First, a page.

NASA, SpaceX Team Up for Emergency Egress Exercise at Kennedy Space Center

By  //  April 8, 2020

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NASA, SpaceX personnel, including the Kennedy pad rescue team participated in exercise

Safety is a top priority as NASA and SpaceX prepare for the liftoff of the company’s second demonstration flight test (Demo-2), the first flight to carry astronauts to the International Space Station onboard the Crew Dragon spacecraft as part of NASA’s Commercial Crew Program. (NASA image)

BREVARD COUNTY • KENNEDY SPACE CENTER, FLORIDA – Safety is a top priority as NASA and SpaceX prepare for the liftoff of the company’s second demonstration flight test (Demo-2), the first flight to carry astronauts to the International Space Station onboard the Crew Dragon spacecraft as part of NASA’s Commercial Crew Program.

The teams conducted an emergency egress exercise at Launch Complex 39A at the agency’s Kennedy Space Center in Florida on April 3.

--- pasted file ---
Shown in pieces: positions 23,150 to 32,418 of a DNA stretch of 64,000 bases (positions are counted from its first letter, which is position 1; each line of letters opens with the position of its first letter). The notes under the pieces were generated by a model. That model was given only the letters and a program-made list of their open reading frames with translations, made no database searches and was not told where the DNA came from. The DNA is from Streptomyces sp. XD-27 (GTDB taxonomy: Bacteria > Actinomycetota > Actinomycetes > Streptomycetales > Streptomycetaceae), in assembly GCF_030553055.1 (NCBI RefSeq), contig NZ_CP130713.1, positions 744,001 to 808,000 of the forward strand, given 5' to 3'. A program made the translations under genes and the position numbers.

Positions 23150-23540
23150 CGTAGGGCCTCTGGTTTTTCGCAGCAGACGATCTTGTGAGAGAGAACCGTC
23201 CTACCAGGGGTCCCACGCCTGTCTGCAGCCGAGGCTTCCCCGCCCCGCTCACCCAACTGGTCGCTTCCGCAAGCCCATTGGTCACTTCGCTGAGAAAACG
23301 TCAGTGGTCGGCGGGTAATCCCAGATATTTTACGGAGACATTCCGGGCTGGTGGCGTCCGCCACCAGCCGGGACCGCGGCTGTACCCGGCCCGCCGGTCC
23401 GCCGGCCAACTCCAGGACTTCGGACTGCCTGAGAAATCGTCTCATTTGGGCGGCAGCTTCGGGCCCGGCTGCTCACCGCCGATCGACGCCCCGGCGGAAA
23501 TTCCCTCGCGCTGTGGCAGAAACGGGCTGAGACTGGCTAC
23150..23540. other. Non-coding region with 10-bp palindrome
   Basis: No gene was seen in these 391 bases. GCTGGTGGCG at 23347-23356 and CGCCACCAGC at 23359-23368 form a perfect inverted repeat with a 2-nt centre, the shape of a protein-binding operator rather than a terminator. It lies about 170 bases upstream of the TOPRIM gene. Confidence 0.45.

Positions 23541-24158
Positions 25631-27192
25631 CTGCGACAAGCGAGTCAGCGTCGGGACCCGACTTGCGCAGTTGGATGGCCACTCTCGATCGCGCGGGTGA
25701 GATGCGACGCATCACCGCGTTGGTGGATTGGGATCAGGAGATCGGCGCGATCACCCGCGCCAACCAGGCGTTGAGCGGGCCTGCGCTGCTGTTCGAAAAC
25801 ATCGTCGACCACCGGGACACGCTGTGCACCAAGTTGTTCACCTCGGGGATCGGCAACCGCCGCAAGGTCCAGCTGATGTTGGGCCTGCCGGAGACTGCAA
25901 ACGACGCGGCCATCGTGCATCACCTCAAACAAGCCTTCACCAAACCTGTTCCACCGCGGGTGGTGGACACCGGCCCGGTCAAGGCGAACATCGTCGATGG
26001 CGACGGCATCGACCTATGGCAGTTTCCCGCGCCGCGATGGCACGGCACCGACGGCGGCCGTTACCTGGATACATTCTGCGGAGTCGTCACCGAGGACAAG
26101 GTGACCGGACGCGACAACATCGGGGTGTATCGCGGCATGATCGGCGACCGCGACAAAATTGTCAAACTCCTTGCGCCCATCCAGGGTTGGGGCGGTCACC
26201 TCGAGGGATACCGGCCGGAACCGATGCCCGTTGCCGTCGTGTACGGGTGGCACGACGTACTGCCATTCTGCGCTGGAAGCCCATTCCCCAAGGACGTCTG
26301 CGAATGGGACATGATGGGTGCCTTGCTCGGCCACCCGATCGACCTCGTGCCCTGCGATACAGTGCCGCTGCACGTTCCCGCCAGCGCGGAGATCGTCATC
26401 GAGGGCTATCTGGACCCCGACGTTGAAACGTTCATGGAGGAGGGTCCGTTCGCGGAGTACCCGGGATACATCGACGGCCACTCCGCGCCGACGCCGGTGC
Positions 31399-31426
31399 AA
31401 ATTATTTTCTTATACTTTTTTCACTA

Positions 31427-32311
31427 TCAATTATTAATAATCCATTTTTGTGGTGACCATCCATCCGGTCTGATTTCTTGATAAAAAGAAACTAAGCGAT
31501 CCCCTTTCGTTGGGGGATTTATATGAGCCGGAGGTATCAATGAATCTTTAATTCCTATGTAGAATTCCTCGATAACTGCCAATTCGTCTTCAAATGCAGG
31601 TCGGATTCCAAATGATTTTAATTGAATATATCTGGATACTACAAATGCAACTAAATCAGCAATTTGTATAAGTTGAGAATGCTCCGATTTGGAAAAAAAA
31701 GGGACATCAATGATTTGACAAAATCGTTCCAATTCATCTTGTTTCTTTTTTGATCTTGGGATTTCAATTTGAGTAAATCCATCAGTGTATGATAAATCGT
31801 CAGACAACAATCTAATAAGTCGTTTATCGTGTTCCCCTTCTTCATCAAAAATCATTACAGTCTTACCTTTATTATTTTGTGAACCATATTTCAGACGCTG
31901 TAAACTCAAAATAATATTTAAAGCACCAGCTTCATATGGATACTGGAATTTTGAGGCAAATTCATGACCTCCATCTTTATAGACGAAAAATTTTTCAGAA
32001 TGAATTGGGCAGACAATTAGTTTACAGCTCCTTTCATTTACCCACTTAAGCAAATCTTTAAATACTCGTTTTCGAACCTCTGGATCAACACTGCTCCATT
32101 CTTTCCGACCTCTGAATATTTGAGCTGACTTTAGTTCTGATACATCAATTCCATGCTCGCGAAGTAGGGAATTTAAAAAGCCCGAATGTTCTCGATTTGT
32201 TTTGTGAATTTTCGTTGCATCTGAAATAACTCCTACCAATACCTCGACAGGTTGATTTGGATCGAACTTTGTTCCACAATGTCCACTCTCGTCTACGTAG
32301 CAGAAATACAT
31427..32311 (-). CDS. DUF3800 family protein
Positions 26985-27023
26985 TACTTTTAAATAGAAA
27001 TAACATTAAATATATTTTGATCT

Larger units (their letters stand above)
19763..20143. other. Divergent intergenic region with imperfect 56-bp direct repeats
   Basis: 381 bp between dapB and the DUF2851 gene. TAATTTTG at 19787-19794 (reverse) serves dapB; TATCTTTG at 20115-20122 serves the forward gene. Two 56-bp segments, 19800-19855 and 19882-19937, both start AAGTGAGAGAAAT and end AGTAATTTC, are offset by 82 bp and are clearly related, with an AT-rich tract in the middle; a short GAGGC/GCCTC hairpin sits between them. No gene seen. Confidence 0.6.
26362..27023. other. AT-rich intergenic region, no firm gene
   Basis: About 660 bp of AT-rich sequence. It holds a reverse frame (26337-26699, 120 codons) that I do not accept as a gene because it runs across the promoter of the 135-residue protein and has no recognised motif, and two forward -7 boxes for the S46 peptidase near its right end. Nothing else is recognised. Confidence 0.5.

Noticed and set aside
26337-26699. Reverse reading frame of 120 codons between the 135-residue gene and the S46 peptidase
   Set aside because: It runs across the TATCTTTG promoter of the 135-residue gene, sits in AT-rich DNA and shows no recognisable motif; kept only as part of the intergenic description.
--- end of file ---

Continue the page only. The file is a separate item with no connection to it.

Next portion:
The end-to-end demonstration is the latest in a series of similar exercises to ensure the crew and support teams can quickly evacuate from the launch pad in the unlikely event of an emergency prior to liftoff.

NASA and SpaceX personnel, including the Kennedy pad rescue team, participated in the exercise. The primary objective was to demonstrate the teams’ ability to safely evacuate crew members from the launch pad during an emergency situation.

Teams rehearsed locating injured personnel on the 265-foot-level of the launch tower, loading them into the pad’s slidewire baskets and safely descending the tower, then successfully loading the injured participants into Mine Resistant Ambush Protected (MRAP) vehicles staged at the pad perimeter.

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Scheduled for launch no earlier than May 2020, Demo-2 will be the first launch of NASA astronauts from American soil to the International Space Station since the space shuttle era.

It also is the final flight test for the SpaceX Falcon 9 rocket and Crew Dragon spacecraft system to be certified for regular flights to the station with crew onboard.

Teams rehearsed locating injured personnel on the 265-foot-level of the launch tower, loading them into the pad’s slidewire baskets and safely descending the tower, then successfully loading the injured participants into Mine Resistant Ambush Protected (MRAP) vehicles staged at the pad perimeter. (NASA image)

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